2. Data and methods
  • To investigate the general effects of mesoscale ocean eddies within the SCS, a dataset of tracks of mesoscale eddies from December 1999 to March 2012 was employed. This dataset was compiled using a new sea-surface-height-based automated eddy identification procedure that includes the eddy's location, its amplitude [sea level anomaly (SLA)], and its category at seven-day intervals (Chelton et al., 2011; http://wombat.coas.oregonstate.edu/eddies/).

    In addition, four sets of daily satellite observations acquired during 2000-2012 were used:

    (1) Optimally interpolated (OI) SST products provided by Remote Sensing Systems (RSS; http://www.remss.com). The 9-km-resolution Microwave-IR (MW_IR) OI SST was employed in this work to eliminate contamination from cloud cover and other errors related to rain, diurnal warming, and sea ice.

    (2) Objectively analyzed air-sea fluxes (OA Flux) on a 1° grid, provided by the Woods Hole Oceanographic Institution, which include surface latent heat flux (LHF) and sensible heat flux (SHF), ocean evaporation, and air temperature at a height of 2 m.

    (3) Blended vector sea wind data obtained from NOAA's National Centers for Environmental Information. Up to six satellite observations were used to produce the blended sea surface wind (at 10 m above the sea surface) at a spatial resolution of 0.25°.

    (4) Altimetry SLA and absolute geostrophic velocity data provided by AVISO on a 0.25° grid (https://www.aviso.altimetry.fr/en/data.html).

    Three-day mean precipitation, atmospheric water vapor, and cloud liquid water data from the TMI released by RSS (TMI v7.1) were also used.

    For uniformity, the datasets mentioned above were interpolated linearly to a 0.25°× 0.25° horizontal resolution with the same grid points. To filter out high-frequency fluctuations related to synoptic phenomena (such as tropical cyclones and easterly waves), a three-week low-pass temporal (Butterworth) filter was applied to these datasets. Following the temporal filter, a spatial (Loess) filter (Cleveland, 1979) was applied to isolate the eddy's signature from the large-scale field, which is a method that has been demonstrated in previous studies (Small et al., 2008; O'Neill et al., 2010). Considering an average diameter of about 300 km for eddies in the SCS and an imprint twice as large on the atmosphere (Frenger et al., 2013), the Loess filter with a half-width of 4.5° was used to retain signals with spatial scales less than 4.5° latitude × 4.5° longitude. For comparison, half-widths of 3° and 6° were also examined. The results showed little numerical difference and, therefore, it was considered that different half-widths within a small range did not affect the integrity of the results of the present work.

    Figure 1.  (a) Spatial distribution of the correlation between prefiltered SST and surface wind speed. Daily data from 2000 to 2012 were filtered; a three-week low-pass temporal (Butterworth) filter and a spatial (Loess) filter with a half-width of 4.5° were applied to all datasets. Correlations shown are significant at the 99% confidence level, based on the t-test. Contour lines denote correlation coefficients equal to 0.2 and 0.4. (b) Spatial distribution of 4511 eddies corresponding to 613 eddy tracks for the period December 1999 to March 2012. Occurrence frequency of eddies in each 1°× 1° grid is displayed based on color scale and numbers.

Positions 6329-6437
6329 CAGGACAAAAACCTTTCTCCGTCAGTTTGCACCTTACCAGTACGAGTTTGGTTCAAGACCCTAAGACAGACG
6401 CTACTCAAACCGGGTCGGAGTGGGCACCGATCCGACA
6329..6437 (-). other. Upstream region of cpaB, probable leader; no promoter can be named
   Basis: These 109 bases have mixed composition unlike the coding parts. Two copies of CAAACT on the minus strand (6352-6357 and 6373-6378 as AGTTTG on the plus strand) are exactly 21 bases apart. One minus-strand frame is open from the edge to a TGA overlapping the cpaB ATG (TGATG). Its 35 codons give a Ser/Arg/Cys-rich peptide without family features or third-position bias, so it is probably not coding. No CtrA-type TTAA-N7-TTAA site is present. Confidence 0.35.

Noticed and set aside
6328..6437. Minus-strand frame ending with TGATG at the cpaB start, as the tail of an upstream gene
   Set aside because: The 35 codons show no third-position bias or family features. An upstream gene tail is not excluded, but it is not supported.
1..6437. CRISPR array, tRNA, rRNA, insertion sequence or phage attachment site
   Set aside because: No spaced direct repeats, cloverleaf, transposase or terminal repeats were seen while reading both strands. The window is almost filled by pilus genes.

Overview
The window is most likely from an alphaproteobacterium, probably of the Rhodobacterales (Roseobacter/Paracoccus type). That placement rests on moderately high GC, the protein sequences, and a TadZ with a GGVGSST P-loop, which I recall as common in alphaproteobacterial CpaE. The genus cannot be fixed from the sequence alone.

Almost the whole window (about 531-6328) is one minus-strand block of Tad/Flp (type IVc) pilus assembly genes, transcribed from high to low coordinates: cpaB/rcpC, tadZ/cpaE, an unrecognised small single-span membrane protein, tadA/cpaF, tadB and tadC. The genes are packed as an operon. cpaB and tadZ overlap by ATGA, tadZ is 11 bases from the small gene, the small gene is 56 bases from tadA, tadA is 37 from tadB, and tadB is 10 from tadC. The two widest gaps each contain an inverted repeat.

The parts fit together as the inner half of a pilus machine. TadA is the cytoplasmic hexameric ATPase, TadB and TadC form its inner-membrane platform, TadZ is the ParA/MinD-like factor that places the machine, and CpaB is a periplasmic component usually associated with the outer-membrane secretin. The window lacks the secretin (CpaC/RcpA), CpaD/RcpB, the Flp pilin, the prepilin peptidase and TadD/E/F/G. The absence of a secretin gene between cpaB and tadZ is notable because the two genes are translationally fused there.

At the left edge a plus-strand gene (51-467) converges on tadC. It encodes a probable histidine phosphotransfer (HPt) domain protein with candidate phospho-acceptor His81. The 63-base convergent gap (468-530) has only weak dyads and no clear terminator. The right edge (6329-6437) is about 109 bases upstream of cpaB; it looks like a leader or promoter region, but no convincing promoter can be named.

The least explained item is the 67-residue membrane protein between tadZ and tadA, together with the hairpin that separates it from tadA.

Prefiltered variables (referred to as anomalies) were used to obtain composite maps. A mean composite map for mesoscale eddies was obtained via three steps. First, when an eddy reached its maximum (minimum) SLA, it was taken as the most energetic time of the eddy. Based on the eddy track dataset, the most energetic time for each individual eddy was identified. Then, the location and radius of the eddy and the corresponding oceanic and atmospheric anomaly fields at that time were identified and selected. Second, the oceanic and atmospheric anomaly fields were scaled relative to the individual eddy radii, and then interpolated onto the eddy-radius normalized coordinate. Since the atmospheric responses on the upwind side and downwind side of the eddy are different, the above anomaly fields were rotated according to the background wind direction, fixing the x-axis parallel to the wind direction. Finally, all qualified records were averaged after grid normalization. A distance of twice the eddy radius (2R) was chosen as the normalized axis length with normalized grid spacing of one-fifth the eddy radius.

    For the case study in section 4, the Weather Research and Forecasting (WRF) model (ARW system, version 3.5) was employed because it has sufficient capability for mesoscale simulations (Skamarock et al., 2008). The following primary physics options were deployed: (1) WRF Single-Moment 6-class microphysics scheme (Hong and Lim, 2006); (2) RRTMG shortwave radiation scheme (Iacono et al., 2008); (3) RRTMG longwave radiation scheme (Iacono et al., 2008); (4) Eta similarity surface layer option (Janjić, 2002); (5) Noah Land Surface Model (Chen and Dudhia, 2001); (6) Mellor-Yamada-Janjic planetary boundary layer scheme (Janjić, 1994); and (7) Tiedtke cumulus parameterization scheme (Tiedtke, 1989; Zhang et al., 2011).